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Is it correct that a vast majority of on farm vegetation won’t be counted for sequestration credits under the He Waka Eke Noa proposals?

February 2023

Industry and Māori partners are continuing to advocate strongly for recognition of all on farm sequestration that is scientifically credible and verifiable, including riparian strips, shelter belts and pre1990 native vegetation.

We are working with Government on a sequestration strategy that will provide clarity for farmers about what that means in practice.

The Government has said sequestration needs to be recognised in a way that is fair, cost-effective, and scientifically robust.

He Waka Eke Noa has made it clear all along (both the farmer consultation in early 2022 and the recommendations in May 2022) that, in order to have integrity as a pricing system and get Government support for wider recognition of sequestration than is currently recognised under the ETS, eligible sequestration had to be consistent with the principle of additionality (that is, additional carbon is removed from the atmosphere due to specific interventions and would not have otherwise occurred).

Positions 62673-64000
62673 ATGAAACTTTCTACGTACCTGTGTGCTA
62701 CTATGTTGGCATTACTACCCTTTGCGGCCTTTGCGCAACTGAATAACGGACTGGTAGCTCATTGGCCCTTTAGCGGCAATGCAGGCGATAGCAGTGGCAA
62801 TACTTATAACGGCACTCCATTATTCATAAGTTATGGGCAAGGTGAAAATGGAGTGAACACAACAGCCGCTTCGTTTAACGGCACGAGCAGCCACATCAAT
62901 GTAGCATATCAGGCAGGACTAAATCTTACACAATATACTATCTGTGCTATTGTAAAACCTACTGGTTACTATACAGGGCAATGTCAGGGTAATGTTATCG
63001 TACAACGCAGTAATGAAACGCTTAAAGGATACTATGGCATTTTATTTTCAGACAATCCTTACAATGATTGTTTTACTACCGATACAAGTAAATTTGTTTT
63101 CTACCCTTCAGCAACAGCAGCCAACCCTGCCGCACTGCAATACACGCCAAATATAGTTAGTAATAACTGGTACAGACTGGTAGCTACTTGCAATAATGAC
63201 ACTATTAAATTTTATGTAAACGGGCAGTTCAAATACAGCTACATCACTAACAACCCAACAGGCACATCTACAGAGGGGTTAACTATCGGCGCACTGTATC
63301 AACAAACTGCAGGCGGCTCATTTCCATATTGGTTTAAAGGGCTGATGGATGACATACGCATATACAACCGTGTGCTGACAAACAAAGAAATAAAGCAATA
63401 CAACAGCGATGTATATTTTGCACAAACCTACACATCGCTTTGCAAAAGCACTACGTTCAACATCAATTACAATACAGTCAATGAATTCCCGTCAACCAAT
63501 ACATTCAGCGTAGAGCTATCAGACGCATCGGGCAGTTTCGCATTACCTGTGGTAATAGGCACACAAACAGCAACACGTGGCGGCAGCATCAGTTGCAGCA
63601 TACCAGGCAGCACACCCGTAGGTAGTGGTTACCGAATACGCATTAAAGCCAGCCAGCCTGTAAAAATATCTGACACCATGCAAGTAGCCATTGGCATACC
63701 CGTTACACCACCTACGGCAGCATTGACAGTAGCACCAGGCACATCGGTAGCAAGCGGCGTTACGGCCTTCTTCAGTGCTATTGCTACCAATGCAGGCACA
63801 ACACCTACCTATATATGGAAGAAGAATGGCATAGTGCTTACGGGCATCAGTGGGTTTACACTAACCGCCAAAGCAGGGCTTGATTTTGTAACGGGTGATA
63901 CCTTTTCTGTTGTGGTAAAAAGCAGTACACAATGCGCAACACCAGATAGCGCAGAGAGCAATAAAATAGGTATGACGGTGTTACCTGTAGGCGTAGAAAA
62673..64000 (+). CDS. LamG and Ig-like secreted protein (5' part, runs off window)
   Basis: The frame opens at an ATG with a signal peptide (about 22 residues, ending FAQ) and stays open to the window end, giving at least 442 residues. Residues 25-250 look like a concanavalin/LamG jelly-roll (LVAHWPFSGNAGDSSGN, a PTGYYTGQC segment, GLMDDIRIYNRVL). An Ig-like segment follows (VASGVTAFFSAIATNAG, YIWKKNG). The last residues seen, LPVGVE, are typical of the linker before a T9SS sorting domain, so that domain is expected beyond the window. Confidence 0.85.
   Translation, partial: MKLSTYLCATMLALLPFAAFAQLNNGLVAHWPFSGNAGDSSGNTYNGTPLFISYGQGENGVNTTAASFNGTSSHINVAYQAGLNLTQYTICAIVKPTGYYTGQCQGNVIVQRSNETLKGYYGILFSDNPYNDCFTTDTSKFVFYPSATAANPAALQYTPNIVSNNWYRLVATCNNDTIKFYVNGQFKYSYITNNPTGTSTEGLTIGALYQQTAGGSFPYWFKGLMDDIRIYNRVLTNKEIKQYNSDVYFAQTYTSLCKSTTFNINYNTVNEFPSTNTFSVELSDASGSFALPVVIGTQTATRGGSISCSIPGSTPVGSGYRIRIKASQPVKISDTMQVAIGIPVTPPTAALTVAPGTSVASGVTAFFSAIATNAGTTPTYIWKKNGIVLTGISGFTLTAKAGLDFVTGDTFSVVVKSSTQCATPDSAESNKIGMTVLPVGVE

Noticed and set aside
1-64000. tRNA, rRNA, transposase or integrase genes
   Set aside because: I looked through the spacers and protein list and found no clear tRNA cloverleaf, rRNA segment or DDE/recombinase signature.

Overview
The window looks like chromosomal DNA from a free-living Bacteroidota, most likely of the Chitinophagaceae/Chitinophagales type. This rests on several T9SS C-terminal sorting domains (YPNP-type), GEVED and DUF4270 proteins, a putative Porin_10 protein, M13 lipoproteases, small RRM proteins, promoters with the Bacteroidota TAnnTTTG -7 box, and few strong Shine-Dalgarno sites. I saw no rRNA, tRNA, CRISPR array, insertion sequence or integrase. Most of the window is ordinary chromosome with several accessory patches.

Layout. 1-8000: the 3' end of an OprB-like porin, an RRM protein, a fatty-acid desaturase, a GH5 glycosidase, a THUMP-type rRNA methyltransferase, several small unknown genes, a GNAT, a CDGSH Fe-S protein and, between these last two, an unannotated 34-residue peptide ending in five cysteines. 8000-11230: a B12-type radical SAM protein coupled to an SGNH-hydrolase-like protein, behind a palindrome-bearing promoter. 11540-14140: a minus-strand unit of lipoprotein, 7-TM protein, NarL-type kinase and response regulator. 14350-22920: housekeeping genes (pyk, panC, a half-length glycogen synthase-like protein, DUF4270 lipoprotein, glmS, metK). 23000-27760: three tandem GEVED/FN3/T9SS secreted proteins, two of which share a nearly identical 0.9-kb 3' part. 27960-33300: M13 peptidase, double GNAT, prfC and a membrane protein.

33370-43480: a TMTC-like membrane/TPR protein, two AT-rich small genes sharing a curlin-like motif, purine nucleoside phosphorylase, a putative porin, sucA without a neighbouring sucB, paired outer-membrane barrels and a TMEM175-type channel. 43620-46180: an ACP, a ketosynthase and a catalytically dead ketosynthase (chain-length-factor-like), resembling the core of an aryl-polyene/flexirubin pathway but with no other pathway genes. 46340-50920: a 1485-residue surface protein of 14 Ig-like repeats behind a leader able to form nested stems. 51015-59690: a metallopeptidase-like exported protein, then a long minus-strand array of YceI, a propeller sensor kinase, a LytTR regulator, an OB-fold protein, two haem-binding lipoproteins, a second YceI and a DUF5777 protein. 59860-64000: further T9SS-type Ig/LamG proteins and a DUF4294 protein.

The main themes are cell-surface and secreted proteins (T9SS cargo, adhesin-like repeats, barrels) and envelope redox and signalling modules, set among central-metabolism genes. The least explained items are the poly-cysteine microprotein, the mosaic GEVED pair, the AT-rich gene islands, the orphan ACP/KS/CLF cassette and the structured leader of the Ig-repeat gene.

The He Waka Eke Noa consultation material and recommendations were clear how that principle was applied and what sequestration was eligible as a result. The Government’s pricing consultation document clearly sets out their expectations on additionality in Appendix 5 of the Section 215 report (December 2022).

The Partnership recognises how important integrated on-farm vegetation is to farmers and continues to advocate to recognise as much on-farm sequestration as possible, while ensuring the system is scientifically robust, not overly complicated, nor administratively burdensome (as set out in the May 2022 recommendations).

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